The decision by Annette Taddeo to withdraw from the race for Florida Democratic Party chair over the weekend has turned the race into a two-person battle, with Allison Tant of Tallahassee and Alan Clendenin of Tampa left to vie for the position.
Taddeo threw her support behind Tant, who is seen as a sort of establishment candidate in the election, scheduled for Jan. 26.
"In discussions with Allison Tant it is clear that she would make a phenomenal Florida Democratic Party chair and unite our party because of her passion for Democratic values that we all share," Taddeo said.
Former state Rep. Scott Randolph, who is also incoming tax collector in Orange County, also reportedly endorsed Tant's run for the chairmanship Monday. U.S. Sen. Bill Nelson and Congresswoman Debbie Wasserman Schultz, who doubles as chair of the Democratic National Committee, are also seen as supporters.
But Clendenin presents himself as a grassroots candidate, and touts a plan that would focus the party on a regionalized approach to campaigning. It also calls for rebranding the party by outdoing the GOP in the messaging wars and building a bench by reaching out to Democrats in community organizations and encouraging them to run for local offices.
Clendenin has been endorsed by the Democratic Hispanic Caucus of Florida and says he has the good relationships with party leaders as well as ties to key constituencies like labor, black Democrats and lesbian, gay, bisexual and transgender Floridians.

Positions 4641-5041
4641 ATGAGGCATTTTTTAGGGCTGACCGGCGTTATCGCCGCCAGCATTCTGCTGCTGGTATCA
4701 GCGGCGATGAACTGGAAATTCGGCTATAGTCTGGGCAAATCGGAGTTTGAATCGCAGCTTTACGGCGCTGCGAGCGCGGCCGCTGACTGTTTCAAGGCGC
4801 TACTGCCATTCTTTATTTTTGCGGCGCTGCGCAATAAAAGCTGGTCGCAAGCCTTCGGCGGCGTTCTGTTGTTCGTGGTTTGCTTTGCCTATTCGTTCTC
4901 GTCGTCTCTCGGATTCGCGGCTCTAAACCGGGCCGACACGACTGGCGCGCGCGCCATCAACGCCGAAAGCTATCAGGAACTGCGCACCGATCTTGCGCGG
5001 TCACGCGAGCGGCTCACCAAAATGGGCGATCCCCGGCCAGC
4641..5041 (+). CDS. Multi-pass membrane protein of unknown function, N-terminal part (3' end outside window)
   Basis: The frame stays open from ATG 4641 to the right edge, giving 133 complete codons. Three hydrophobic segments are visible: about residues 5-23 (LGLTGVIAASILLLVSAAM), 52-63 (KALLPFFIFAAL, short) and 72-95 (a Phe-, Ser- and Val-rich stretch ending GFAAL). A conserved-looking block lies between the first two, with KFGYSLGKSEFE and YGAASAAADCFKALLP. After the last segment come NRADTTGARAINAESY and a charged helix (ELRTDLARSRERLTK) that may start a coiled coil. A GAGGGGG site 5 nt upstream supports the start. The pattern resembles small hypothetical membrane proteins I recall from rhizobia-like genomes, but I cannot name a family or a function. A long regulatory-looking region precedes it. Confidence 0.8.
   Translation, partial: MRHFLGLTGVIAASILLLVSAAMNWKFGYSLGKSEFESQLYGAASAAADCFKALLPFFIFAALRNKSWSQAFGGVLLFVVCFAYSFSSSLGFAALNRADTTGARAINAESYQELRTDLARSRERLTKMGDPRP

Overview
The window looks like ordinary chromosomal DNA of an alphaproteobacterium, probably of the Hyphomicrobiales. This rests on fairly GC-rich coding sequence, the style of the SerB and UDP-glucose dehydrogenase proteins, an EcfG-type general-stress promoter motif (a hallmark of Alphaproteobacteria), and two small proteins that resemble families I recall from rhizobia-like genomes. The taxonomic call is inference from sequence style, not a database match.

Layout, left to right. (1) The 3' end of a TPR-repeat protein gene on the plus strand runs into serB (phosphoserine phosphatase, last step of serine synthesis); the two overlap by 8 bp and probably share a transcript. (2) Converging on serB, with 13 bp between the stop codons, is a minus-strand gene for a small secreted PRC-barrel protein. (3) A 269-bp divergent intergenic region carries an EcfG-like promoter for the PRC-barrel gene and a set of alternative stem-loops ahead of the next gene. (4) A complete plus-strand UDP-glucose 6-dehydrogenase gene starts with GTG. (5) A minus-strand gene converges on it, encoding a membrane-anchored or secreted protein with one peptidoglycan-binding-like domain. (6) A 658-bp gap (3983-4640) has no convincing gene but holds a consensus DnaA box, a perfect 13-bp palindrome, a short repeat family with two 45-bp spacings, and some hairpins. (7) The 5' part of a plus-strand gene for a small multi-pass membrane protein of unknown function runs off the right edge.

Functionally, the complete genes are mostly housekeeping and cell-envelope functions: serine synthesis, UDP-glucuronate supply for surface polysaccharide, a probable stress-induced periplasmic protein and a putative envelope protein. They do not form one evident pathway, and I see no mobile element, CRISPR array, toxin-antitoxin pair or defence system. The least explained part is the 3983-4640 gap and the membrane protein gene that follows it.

"I am the bridge guy," he said.
And while the 2012 elections were largely successful for Florida Democrats -- who returned Nelson to office, corralled the state's 29 electoral votes for President Barack Obama and gained seats in Congress and both houses of the Legislature -- Clendenin said the party can't be complacent.
"The trajectory of the state is still going in the wrong direction," he said.
The key challenge for whoever claims the seat will be avoiding a wipeout like the one Democrats experienced in 2010, when Republican enthusiasm and lackluster turnout among Democrats led to the GOP strengthening its legislative majorities, winning several seats in the congressional delegation and claiming every statewide office on the ballot.
Outgoing Chairman Rod Smith said the pieces were in place and said Republicans have narrowed their base while Democrats solidified theirs.
"I think we've got in place the roadmap for continued success," Smith said. "I think we've identified a new coalition of voters that if we hold them together effectively this party will continue to do very well. If we forget the lessons of the recent past, then we will not."